How Wood Might Be a Good Choice
Plywood can be a better option to consider using as one of the better dog crate hacks. Depending on whether you have an appropriate saw and cutting surface, you might need to buy a custom-size piece from lumber or home improvement store. If your dog tends to do a lot of heavy chewing, however, plywood might not withstand their demands.
Avoid wood that has been painted or treated because of some of the chemicals that might be present. There is also a risk for fragments that might be harmful if swallowed. As puppies tend to explore things by finding out if they can eat them, wood ingestion is something to be very cautious about, and sanded edges help prevent this problem to a higher degree.
Advantages of Plexiglas
Dogs that chew through most wood easily might benefit from a dog crate divider DIY that uses Plexiglas. These dividers not only look professional but are durable and robust. Although Plexiglas is a more expensive material, many owners find it hard to beat and are willing to pay the extra cost for greater peace of mind.
Plexiglas is something that will require special preparation in a shop setting. One of the most significant advantages that this material offers is being virtually indestructible. When you use this material, you are assured that your barrier should last for the life of the crate and beyond.
Getting the Divider Ready
Knowing the right crate size for puppy training will make it easier for you to prepare the divider. Consider whether dividing the crate crosswise or lengthwise will work best. Although your dog is unlikely to notice the difference, the placement can make a difference when you’re installing the divider.
Use the width from the measurements if you’re installing the divider crosswise, and the length of installing lengthwise. Always subtract half an inch to allow for more flexibility in the installation. The size is also small enough to keep your puppy from getting caught.
Cutting the Divider Properly
If you’re cutting cardboard, scissors or a utility knife should be sharp enough. A box cutter or hack saw should easily do the job with plywood. In the case of Plexiglas, this should be cut at the shop.
Duct tape along the edges on a cardboard divider will help from tears and frayed edges. The edges of plywood should always be sanded down with high-grit sandpaper. Doing so will help prevent splinters that could hurt your dog.
Holes along the upper edge and sides of the divider can make it easier to anchor, as required. Anchoring the divider down properly will help increase its durability. You can poke holes in cardboard easily with a sharpened pencil and in plywood by pounding a nail through or using a drill.
Installing Your Divider
The installation will come a lot more easily once the divider has been cut. Opening either the top panel or door, depending on the crate’s structure, will give you the access you need. Use zip ties through the anchor points to help secure the divider.
A divided dog crate for potty training and other purposes comes in handy. The better the quality of the divider, the more it will help your crate be a comfortable “den” for your dog.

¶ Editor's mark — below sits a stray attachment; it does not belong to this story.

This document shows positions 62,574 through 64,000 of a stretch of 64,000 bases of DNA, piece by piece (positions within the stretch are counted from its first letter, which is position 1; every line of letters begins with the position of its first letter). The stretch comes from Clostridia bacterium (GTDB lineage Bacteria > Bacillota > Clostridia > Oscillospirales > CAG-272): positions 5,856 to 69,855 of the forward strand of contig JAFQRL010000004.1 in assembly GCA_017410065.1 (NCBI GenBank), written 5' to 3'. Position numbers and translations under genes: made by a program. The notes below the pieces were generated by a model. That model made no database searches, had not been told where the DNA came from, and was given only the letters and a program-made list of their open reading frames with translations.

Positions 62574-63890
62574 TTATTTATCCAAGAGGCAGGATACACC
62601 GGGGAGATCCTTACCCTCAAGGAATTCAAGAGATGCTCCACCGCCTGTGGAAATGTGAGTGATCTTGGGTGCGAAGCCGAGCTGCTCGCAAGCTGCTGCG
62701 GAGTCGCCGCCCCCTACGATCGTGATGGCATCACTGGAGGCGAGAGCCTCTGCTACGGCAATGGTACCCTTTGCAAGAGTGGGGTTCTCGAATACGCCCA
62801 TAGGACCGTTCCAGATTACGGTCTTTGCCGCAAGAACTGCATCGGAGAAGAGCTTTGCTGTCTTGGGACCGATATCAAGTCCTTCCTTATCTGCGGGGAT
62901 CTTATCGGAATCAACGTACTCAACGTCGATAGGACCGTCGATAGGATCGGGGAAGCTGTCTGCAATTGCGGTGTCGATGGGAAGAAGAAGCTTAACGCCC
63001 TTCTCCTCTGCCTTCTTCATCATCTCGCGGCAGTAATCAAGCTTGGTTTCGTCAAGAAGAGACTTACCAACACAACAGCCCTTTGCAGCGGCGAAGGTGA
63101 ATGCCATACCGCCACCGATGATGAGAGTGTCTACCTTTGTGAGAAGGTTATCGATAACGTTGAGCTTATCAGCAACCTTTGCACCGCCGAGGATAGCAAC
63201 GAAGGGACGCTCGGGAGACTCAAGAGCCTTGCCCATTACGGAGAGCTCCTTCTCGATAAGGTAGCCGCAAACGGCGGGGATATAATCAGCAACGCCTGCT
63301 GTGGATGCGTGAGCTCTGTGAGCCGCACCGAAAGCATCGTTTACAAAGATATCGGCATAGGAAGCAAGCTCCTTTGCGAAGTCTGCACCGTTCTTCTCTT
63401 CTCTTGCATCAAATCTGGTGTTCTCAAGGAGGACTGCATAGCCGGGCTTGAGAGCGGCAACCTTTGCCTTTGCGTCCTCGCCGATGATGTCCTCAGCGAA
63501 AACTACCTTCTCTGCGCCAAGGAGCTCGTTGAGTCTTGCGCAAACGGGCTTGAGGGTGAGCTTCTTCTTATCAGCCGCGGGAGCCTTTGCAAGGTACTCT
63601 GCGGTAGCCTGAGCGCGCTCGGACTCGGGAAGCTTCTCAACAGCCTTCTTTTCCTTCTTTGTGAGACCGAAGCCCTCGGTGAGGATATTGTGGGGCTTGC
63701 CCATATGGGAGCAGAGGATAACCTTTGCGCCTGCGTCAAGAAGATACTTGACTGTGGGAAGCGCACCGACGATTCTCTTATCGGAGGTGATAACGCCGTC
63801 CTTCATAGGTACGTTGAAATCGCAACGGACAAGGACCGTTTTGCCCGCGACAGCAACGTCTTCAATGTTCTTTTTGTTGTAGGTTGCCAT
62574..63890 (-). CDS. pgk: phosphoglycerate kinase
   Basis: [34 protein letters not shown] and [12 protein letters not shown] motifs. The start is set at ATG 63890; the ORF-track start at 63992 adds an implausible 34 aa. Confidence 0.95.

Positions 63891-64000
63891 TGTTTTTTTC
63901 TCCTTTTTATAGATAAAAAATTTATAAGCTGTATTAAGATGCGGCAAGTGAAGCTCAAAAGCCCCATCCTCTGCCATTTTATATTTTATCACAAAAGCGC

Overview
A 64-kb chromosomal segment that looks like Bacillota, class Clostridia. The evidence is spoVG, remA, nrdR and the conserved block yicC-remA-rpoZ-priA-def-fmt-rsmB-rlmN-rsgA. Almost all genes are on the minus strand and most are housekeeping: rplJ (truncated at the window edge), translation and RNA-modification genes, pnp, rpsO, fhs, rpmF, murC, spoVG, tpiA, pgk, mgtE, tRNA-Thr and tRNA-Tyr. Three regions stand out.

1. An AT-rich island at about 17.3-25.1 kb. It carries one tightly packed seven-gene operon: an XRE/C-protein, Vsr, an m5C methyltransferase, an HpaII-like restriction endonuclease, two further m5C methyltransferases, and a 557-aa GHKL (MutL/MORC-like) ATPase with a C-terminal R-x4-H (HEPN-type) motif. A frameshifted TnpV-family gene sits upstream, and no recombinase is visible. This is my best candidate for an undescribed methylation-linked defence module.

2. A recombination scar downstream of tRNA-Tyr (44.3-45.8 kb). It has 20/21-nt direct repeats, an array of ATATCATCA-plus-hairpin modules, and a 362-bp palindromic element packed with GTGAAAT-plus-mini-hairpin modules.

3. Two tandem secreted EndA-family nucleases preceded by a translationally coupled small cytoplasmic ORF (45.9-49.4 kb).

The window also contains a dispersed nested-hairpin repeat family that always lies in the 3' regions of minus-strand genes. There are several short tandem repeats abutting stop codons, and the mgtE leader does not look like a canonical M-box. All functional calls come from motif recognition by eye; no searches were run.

Some Common Problems to Think About
Although putting a barrier on your dog’s crate is usually an easy task, things can go wrong that you might need to think about with both puppies and adult dogs. Knowing what these problems are and how to handle them will make things go much more easily.
Some of these possible problems include:
- Confinement-related anxiety due to cruelty and neglect
- Dogs who dislodge the crate floor and make it hard to keep the divider up
- Escape artists with a knack for getting out
Some dogs who have come from hoarding situations or other circumstances where they were inappropriately confined to a crate may have anxiety issues with being in any crate. A previous owner who used the crate as a form of punishment can also cause anxiety. Being calm and confident when settling the dog into the crate can reduce these issues.
Puppies or dogs who are active even inside the crate can make the floor of the crate, often called a tray, shift when they are inside a wire crate. The problem with the crate tray shifting is that this action can destabilize the barrier. Making sure the wire “lip” that fits over the front of the tray is in the proper position can eliminate this issue.
Some dogs are notorious for being escape artists, managing to get out of the most secure crate. When this is the case, even carefully-constructed dividers can prove somewhat of a problem. Although dogs that are intent on escaping will often find a way to push the barrier aside, taking the extra steps to make this harder by securing everything properly makes a difference.
The Benefits of a Dog Crate Divider DIY Project
When you create the divider yourself, you’re ensuring that everything is constructed just as you expect. You don’t need to think about a pre-made barrier, not fitting your criteria. Another advantage is making sure the measurements fit just as you expect.
Another advantage is being able to adapt the divider according to changing needs. For example, if your dog tries to get past the barrier a lot, you can provide the necessary reinforcements. Knowing that the barrier’s quality is within your control makes a difference.
Ben was born and raised in Bend, Oregon. Because of that, he is really enthusiastic about the outdoors and just loves every activity associated such as rock climbing, rafting, and skiing.